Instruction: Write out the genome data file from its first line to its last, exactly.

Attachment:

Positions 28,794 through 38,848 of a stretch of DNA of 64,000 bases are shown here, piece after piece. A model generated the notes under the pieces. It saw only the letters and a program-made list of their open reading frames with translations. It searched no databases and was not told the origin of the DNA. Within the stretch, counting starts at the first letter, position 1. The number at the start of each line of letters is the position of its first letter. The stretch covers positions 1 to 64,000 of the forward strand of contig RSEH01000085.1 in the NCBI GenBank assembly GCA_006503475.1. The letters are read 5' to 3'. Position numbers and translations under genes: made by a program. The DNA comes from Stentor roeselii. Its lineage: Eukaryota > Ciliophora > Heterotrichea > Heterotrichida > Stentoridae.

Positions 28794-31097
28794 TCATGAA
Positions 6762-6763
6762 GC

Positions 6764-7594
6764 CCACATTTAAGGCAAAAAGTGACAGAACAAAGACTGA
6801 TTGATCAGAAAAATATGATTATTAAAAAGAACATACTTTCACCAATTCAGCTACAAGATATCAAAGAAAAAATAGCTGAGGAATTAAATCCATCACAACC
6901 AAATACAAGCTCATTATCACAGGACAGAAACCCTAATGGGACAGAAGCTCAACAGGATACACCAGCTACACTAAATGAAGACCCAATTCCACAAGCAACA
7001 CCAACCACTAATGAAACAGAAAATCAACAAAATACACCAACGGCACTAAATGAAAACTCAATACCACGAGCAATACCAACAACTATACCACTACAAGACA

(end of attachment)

Positions 28,794 through 38,848 of a stretch of DNA of 64,000 bases are shown here, piece after piece. A model generated the notes under the pieces. It saw only the letters and a program-made list of their open reading frames with translations. It searched no databases and was not told the origin of the DNA. Within the stretch, counting starts at the first letter, position 1. The number at the start of each line of letters is the position of its first letter. The stretch covers positions 1 to 64,000 of the forward strand of contig RSEH01000085.1 in the NCBI GenBank assembly GCA_006503475.1. The letters are read 5' to 3'. Position numbers and translations under genes: made by a program. The DNA comes from Stentor roeselii. Its lineage: Eukaryota > Ciliophora > Heterotrichea > Heterotrichida > Stentoridae.

Positions 28794-31097
28794 TCATGAA
Positions 6762-6763
6762 GC

Positions 6764-7594
6764 CCACATTTAAGGCAAAAAGTGACAGAACAAAGACTGA
6801 TTGATCAGAAAAATATGATTATTAAAAAGAACATACTTTCACCAATTCAGCTACAAGATATCAAAGAAAAAATAGCTGAGGAATTAAATCCATCACAACC
6901 AAATACAAGCTCATTATCACAGGACAGAAACCCTAATGGGACAGAAGCTCAACAGGATACACCAGCTACACTAAATGAAGACCCAATTCCACAAGCAACA
7001 CCAACCACTAATGAAACAGAAAATCAACAAAATACACCAACGGCACTAAATGAAAACTCAATACCACGAGCAATACCAACAACTATACCACTACAAGACA